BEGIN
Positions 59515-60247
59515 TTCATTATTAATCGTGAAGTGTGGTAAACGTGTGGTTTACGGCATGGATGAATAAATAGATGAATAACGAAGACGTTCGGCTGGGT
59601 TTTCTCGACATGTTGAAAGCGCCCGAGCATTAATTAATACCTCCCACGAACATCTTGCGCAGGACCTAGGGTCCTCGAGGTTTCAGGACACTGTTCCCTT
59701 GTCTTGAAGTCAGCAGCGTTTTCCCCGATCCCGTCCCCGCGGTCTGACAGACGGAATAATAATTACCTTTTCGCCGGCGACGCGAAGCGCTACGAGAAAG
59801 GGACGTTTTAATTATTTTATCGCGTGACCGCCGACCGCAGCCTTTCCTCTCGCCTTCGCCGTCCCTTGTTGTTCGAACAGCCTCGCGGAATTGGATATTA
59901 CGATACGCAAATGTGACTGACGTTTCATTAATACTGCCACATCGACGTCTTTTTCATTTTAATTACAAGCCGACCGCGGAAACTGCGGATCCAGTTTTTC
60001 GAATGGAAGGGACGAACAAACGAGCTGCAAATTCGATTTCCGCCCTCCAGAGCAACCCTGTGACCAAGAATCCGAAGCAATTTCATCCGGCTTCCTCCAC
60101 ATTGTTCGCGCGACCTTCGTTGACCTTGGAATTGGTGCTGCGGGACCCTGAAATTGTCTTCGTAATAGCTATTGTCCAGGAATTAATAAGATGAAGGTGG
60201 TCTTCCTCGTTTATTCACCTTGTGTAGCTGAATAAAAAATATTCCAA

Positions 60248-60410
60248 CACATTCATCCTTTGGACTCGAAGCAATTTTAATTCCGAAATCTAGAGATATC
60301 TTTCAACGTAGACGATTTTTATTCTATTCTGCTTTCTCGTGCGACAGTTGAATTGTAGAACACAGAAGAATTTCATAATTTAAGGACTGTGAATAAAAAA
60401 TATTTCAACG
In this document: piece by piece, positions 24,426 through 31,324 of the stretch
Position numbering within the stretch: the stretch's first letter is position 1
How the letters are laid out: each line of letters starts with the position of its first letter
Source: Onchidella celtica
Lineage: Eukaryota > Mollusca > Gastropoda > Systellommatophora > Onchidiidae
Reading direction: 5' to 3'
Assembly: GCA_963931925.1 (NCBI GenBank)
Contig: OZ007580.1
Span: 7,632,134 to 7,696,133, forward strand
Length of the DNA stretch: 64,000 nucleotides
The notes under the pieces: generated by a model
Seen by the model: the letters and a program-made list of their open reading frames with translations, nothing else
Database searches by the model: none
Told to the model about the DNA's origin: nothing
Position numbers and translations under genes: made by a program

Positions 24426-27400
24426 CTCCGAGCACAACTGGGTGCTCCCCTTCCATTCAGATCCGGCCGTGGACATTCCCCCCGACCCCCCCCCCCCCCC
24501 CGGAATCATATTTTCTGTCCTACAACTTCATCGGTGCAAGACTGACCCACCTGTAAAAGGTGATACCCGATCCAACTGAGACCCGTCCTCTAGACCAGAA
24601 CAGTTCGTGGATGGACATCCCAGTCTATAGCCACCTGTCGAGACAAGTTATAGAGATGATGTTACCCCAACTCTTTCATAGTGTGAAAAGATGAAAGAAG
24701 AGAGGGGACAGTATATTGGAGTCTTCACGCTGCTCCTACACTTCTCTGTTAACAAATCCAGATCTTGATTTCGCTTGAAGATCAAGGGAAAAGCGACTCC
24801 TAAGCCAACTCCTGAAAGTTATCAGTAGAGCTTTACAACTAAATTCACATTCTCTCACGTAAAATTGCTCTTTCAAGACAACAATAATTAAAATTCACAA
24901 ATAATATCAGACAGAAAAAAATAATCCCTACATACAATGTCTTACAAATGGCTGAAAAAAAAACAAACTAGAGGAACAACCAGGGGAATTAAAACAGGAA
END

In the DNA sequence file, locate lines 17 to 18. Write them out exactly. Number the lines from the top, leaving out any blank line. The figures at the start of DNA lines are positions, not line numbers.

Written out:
Source: Onchidella celtica
Lineage: Eukaryota > Mollusca > Gastropoda > Systellommatophora > Onchidiidae